Let us start with buying a lamppost. Or, more accurately, with the light it emits. Each global city operates tens of thousands of streetlights at significant cost, since illuminating our streets, squares, and sidewalks also consumes a lot of energy. How cities procure can deliver dramatically different results.

Source: Ausgrid Photos on Flickr, creative commons 2.0 license

After 20 years of travelling the world, telling people how to fix problems faster, I invite you to The Slow Lane, my small publishing experiment. Each week, The Slow Lane will give you a bite-sized story about truly transformative change.

Let me take a moment to explain.

In February 2018, Knowsley Council in the UK published a public procurement notice. In it, they introduced a 15-year-old girl, a single child in need of complex care support services. This tender stood from the hundreds of contract opportunities released by cities in the UK every week that are largely incomprehensible, written in the kind of bureaucratic English that is a short-hand among officials, lawyers and corporate service providers. This tender was written with love.

Photo by Tim Mossholder on Unsplash

Procurement innovation helped Chile’s Carabineros break out of a cycle of buying the same shoes for its entire police force after 90 years, invigorating not just the feet of officers, but the shoe industry along the way.

source: Laboratorio de Gobierno, Chile

Nine years ago, when austerity measures in the U.K. forced the city of Sefton to slash its budget by 50 percent, a community meals program for vulnerable, mostly elderly, residents was on the chopping block. But then Peter Moore, who led social services for the city, started talking with residents about how — and why — they used the program. That helped him find a way to both keep it and make it better. Gradually it changed the way the whole city worked with lessons that might help budget-strapped cities everywhere.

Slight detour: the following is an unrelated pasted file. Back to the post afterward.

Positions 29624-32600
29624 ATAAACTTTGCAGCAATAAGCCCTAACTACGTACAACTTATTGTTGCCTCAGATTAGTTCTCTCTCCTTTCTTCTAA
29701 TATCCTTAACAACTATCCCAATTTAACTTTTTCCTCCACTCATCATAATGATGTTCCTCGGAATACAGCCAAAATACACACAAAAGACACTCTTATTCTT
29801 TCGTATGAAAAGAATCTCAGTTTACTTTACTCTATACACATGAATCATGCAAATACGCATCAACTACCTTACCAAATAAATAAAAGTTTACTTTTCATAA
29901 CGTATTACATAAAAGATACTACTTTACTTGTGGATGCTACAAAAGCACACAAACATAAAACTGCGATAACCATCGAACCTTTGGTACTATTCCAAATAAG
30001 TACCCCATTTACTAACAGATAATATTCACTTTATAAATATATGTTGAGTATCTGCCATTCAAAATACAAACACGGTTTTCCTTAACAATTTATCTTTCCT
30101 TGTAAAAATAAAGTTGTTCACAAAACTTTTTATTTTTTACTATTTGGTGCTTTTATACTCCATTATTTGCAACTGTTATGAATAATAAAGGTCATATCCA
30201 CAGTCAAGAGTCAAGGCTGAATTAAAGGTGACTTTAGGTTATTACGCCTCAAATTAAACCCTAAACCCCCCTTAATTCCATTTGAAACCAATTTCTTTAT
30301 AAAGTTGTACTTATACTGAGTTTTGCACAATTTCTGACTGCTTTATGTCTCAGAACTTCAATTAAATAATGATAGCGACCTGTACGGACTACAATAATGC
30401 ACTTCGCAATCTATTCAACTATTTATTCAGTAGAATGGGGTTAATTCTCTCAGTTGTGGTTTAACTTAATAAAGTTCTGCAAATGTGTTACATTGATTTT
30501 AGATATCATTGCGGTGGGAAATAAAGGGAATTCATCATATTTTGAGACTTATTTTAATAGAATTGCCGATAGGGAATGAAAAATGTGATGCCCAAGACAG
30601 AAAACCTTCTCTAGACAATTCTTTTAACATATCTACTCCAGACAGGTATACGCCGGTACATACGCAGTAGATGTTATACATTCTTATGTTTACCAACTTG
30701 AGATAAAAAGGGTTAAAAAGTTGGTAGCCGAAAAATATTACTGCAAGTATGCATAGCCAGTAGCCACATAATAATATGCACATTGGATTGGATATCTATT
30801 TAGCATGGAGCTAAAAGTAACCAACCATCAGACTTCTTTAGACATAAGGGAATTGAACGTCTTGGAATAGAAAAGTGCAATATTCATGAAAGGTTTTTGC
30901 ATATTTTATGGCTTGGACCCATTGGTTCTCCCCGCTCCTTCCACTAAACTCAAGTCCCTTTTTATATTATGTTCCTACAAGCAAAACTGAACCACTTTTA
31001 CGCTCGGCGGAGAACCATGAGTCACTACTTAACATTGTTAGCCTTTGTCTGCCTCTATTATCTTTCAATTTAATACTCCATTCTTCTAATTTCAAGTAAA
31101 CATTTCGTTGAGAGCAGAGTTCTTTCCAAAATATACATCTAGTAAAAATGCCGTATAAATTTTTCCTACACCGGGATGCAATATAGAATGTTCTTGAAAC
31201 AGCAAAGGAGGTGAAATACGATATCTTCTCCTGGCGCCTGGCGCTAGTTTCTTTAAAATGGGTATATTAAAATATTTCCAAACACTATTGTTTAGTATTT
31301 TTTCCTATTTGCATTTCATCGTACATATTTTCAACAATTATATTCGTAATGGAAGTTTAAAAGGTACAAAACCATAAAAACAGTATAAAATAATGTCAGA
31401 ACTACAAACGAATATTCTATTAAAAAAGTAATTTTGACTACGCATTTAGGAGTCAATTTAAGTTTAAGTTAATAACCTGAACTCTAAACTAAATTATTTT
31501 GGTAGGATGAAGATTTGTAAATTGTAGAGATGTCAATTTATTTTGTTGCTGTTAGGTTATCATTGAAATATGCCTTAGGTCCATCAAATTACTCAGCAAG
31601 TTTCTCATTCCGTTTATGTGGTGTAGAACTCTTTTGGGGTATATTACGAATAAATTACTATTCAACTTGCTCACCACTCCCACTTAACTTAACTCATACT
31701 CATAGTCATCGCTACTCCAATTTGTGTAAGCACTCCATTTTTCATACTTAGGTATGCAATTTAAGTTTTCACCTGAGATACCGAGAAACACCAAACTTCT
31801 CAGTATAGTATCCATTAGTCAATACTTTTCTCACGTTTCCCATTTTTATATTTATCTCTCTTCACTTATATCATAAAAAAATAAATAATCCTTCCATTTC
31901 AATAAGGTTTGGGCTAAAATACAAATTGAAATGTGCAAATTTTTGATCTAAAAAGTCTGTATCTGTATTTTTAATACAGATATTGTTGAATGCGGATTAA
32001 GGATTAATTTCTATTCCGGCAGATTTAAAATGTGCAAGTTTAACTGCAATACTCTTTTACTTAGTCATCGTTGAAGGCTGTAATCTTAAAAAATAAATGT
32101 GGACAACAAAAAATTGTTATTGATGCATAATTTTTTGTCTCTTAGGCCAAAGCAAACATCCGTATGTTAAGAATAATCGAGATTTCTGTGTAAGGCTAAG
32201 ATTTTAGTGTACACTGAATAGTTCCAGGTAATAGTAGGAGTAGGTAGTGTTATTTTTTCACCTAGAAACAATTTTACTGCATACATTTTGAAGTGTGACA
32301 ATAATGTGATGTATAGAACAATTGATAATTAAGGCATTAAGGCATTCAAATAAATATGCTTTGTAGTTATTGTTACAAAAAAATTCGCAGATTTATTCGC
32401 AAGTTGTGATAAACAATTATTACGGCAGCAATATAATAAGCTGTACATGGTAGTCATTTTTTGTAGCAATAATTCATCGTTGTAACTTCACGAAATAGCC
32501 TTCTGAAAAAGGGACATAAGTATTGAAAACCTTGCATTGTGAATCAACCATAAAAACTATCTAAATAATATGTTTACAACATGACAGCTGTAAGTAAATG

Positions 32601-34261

(Shutterstock/Elena Abrazhevich)

It may seem like technology will speed processes and improve outcomes, but that isn’t always the case. Here’s why.

City leaders face unprecedented challenges today. They have to lead in utter uncertainty during times of a pandemic coinciding with economic collapse and an urgent call for civil rights. They have to implement budget and service cuts, tackle a rapidly growing demand for social care and justice and somehow restart their local economy. The good news is that in today’s world, there are many who can lend a helping hand to not just maintain service levels but help rebuild our systems to be more resilient.

Budget cuts are coming, but they don’t have to be painful. In my last of three posts I propose that asking the right questions and working in concert can help cities and towns avoid cuts that will cause suffering for years to come.

Image source: ABCD Institute

Austerity all too often results in loss: of services, care, and hope. In this second of three posts, we will discuss that austerity can also be a good thing if it’s used as a springboard to community projects that create a more resilient future, fundamentally transforming the relationship between local government and people.

Sascha Haselmayer

Passionate about social + city innovation, delightful procurement, connecting social entrepreneurs and governments. Fellow @ New America | Founder/CEO Citymart

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